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Men develop more intraabdominal obesity and signs of the metabolic syndrome after hyperalimentation than women
Linköping University, Department of Medical and Health Sciences, Internal Medicine. Linköping University, Faculty of Health Sciences.
Linköping University, Department of Medical and Health Sciences, Internal Medicine. Linköping University, Faculty of Health Sciences.
Linköping University, Center for Medical Image Science and Visualization (CMIV). Linköping University, Department of Medical and Health Sciences, Radiation Physics. Linköping University, Faculty of Health Sciences.
Linköping University, Department of Medical and Health Sciences, Internal Medicine. Linköping University, Faculty of Health Sciences. Östergötlands Läns Landsting, Centre for Medicine, Department of Endocrinology and Gastroenterology UHL.
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2009 (English)In: Metabolism: Clinical and Experimental, ISSN 0026-0495, E-ISSN 1532-8600, Vol. 58, no 7, 995-1001 p.Article in journal (Refereed) Published
Abstract [en]

We prospectively studied the effects of fast food-based hyperalimentation on insulin sensitivity and components of the metabolic syndrome and analyzed this with respect to sex. Twelve nonobese men and 6 nonobese women (26 +/- 6.6 years old), and an age-matched control group were recruited. Subjects in the intervention group aimed for 5% to 15% weight increase by doubling their regular caloric intake based on at least 2 fast food meals a day while also adopting a sedentary lifestyle for 4 weeks (andlt;5000 steps a day). Weight of Subjects in the intervention group increased from 67.6 +/- 9.1 to 74.0 +/- 11 kg (P andlt;.001), with no sex difference with regard to this or with respect to changes of total abdominal fat volumes or waist circumferences. Fasting insulin (men: before, 3.8 +/- 1.7 mu U/mL, after, 7.4 +/- 3.1 mu U/mL; P=.004; women: before, 4.9 +/- 2.3 mu U/mL; after, 5.9 +/- 2.8 mu U/mL; P =.17), systolic blood pressure (men: before, 117 +/- 13 mm Hg; after, 127 +/- 9.1 mm Hg; P =.002; women: before, 102 +/- 5.1 mm Hg; after, 98 +/- 5.4 mm Hg; P =.39), serum low-density lipoprotein cholesterol, and apolipoprotein B increased only in the men of the intervention group. The sex differences in the metabolic responses to the intervention were linked to a considerable difference in the fat accumulation pattern; 41.4% +/- 9.2% of the increase of the fat volume in the abdominal region was accumulated intraabdominally in men and 22.7 +/- 6.5% in women (P andlt;.0001). This Study thus showed that women are protected, compared with men, against developing intraabdominal obesity when adopting a standardized obesity-provoking lifestyle. Our findings suggest that it is not different lifestyles and/or behaviors that underlie the fact that men have a higher cardiovascular risk at the same level of percentage of body fat than women.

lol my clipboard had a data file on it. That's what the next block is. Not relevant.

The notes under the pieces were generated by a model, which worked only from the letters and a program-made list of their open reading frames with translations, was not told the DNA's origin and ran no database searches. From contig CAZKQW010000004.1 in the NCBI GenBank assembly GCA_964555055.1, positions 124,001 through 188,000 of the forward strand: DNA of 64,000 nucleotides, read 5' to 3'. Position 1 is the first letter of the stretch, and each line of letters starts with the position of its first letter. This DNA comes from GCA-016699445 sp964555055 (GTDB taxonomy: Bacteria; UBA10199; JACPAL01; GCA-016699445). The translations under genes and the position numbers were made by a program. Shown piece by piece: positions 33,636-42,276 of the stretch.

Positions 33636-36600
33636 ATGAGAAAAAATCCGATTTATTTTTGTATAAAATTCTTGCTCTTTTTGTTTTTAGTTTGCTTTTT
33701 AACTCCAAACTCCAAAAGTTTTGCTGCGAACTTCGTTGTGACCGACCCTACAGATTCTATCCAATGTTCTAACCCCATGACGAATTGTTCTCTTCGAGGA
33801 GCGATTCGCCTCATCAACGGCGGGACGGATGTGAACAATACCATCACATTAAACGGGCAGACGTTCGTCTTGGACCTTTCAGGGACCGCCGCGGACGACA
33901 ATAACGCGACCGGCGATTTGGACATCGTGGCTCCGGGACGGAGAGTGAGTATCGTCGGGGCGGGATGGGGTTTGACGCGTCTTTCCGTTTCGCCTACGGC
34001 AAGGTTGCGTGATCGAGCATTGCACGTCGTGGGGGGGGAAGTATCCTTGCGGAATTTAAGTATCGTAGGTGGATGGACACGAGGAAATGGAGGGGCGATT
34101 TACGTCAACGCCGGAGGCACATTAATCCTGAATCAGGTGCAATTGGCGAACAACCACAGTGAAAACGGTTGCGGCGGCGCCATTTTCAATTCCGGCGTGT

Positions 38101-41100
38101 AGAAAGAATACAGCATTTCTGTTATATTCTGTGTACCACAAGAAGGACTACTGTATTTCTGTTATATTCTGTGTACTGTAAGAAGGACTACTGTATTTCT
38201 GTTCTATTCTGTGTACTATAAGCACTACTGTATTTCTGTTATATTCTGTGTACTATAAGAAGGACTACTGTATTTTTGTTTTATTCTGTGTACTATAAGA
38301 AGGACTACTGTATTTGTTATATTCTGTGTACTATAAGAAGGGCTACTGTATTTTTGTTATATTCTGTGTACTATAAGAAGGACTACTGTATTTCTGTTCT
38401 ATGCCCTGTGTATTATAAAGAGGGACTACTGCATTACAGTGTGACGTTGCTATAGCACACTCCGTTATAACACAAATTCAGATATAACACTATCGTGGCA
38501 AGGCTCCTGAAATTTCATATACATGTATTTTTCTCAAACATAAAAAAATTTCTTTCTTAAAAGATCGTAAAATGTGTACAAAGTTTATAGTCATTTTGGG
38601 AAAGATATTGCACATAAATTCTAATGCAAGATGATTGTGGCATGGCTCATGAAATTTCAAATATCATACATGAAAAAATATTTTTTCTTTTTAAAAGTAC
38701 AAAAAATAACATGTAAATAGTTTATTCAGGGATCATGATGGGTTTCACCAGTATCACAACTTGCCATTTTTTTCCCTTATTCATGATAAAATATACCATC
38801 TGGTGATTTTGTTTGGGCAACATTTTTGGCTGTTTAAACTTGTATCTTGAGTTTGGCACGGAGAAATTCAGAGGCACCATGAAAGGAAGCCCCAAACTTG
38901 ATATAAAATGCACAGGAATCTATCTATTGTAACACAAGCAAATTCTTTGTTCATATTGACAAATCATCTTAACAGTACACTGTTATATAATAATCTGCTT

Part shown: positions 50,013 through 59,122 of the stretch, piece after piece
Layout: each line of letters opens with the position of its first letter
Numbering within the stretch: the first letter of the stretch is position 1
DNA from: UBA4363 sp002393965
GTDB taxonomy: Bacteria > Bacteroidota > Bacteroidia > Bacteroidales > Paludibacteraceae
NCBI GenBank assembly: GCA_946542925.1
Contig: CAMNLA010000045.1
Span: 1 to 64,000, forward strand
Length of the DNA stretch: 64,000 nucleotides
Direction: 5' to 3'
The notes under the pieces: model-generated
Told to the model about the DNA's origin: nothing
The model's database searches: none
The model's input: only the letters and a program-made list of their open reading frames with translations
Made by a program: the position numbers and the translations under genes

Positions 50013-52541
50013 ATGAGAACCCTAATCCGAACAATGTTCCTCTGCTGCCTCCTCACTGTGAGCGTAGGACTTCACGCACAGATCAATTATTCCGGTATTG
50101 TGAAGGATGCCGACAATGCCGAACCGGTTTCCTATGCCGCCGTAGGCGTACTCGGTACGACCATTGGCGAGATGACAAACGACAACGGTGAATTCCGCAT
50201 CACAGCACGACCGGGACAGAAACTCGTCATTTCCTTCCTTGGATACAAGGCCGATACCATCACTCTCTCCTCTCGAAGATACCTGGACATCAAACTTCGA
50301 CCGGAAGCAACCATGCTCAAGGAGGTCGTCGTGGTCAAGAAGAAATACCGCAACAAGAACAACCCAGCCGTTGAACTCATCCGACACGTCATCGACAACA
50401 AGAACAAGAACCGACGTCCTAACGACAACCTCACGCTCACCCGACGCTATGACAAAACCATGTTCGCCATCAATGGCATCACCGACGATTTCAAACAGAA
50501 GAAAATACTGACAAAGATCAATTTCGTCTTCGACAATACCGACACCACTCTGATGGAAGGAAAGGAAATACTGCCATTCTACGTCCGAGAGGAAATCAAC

Place, publisher, year, edition, pages
Elsevier, 2009. Vol. 58, no 7, 995-1001 p.
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Endocrinology and Diabetes
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URN: urn:nbn:se:liu:diva-19659DOI: 10.1016/j.metabol.2009.02.028ISI: 000267190500014PubMedID: 19394660OAI: oai:DiVA.org:liu-19659DiVA: diva2:227224
Available from: 2009-07-10 Created: 2009-07-10 Last updated: 2017-12-13Bibliographically approved

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Dahlqvist Leinhard, OlofLindström, TorbjörnLänne, TosteBorga, MagnusNyström, Fredrik

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Dahlqvist Leinhard, OlofLindström, TorbjörnLänne, TosteBorga, MagnusNyström, Fredrik
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Internal MedicineFaculty of Health SciencesCenter for Medical Image Science and Visualization (CMIV)Radiation PhysicsDepartment of Endocrinology and Gastroenterology UHLPhysiologyDepartment of Thoracic and Vascular SurgeryMedical InformaticsThe Institute of Technology
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Metabolism: Clinical and Experimental
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